In a few short weeks, it will be a full year since my last round of chemo. It seems like forever. I don't have another scan until September; my blood work looks fine; I remain, despite my tendency to think any ache is lymphoma-linked, symptom free. I am essentially living the same life I was prior to June 30, 2011.


I tried to think the other day of how I felt before I was diagnosed. What a day was like when the thought of cancer was as distant a thought as winning the lottery? I could only fantasize about either -- and the lottery was the better choice. It's been 2 1/2 years and it seems like this is how it's always been -- which doesn't mean I'm always thinking about cancer.  

But when I am thinking about cancer, and in particular, my cancer,  I occasionally think about dying. I think any cancer patient who says they don't is either trying to protect someone or very, very good at optimism. When I do,  it's always the prospect of missing out on things I'm looking forward to that's the saddest. (Ric Elias talks about this in his short Ted Talk, 3 Things I Learned While My Plane Crashed , which is worth a view.) When we're young, we think we're invincible; when we're older, we often think of ourselves as immortal -- that we're always going to be there.  

Even when the prognosis is good, cancer removes any illusion of that immortality. 

It's not that I often think of dying, but the idea of not being here will sometimes invade my thoughts at my weaker moments. It's been said that fighting cancer is as much a mental battle as a physical one. I'm not sure about that. But I do know that when I'm feeling tired, infected with a touch of symptom paranoia, or otherwise run down, it takes effort, real mental effort to keep those negative fantasies at bay.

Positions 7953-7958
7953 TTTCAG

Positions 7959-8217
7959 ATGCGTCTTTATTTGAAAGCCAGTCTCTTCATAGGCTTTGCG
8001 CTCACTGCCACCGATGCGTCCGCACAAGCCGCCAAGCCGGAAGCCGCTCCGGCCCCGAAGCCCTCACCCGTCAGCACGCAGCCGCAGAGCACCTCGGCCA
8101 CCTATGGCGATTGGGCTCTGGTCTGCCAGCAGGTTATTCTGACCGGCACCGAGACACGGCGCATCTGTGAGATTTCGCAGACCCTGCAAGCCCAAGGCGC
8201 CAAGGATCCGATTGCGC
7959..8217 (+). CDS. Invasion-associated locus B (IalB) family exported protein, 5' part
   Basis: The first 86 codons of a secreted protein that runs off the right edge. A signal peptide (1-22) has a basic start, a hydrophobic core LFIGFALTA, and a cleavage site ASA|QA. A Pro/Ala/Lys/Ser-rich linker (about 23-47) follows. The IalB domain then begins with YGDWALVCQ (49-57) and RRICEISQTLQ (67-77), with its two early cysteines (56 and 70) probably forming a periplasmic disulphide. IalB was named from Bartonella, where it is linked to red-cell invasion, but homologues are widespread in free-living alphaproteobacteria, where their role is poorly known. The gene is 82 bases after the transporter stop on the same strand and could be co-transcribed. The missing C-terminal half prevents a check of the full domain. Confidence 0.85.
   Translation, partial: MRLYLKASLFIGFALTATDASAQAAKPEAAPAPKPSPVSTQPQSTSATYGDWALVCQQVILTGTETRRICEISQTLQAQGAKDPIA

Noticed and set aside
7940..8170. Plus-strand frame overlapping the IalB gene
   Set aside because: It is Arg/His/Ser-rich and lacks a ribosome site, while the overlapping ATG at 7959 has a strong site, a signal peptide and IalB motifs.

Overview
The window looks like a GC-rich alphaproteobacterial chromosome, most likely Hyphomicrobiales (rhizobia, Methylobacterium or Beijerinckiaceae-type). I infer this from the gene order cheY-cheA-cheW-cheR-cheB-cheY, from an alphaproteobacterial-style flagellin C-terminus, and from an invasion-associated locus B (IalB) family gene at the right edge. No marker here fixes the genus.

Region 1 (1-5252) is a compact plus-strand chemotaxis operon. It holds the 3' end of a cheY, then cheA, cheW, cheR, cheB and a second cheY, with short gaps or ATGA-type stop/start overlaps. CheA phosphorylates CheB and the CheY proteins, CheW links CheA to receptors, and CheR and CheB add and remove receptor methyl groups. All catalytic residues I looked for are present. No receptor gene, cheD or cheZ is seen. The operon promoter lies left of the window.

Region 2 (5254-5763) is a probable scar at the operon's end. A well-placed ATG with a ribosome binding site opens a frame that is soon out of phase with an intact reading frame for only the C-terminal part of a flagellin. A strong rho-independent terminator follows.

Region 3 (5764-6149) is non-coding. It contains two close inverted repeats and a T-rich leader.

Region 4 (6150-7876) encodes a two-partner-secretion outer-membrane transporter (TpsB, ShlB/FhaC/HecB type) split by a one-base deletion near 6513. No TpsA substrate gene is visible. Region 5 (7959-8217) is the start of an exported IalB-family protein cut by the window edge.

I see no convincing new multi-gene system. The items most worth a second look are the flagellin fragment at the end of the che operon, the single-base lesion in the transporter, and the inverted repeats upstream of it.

It's always tempting to live from appointment to appointment rather than take each day as it comes -- to carpe scan instead of carpe diem. When I find that temptation hard to resist, I resort to the best therapy I know. 

I run. 

I run for the exercise. I run to stay in shape. I run to counterbalance the ice cream I might eat later. I run to infuse energy into my body, to boost my mood, and my productivity. And some days, I crawl out of bed at 4:45 am and take a train into Boston so I can run to affirm my health.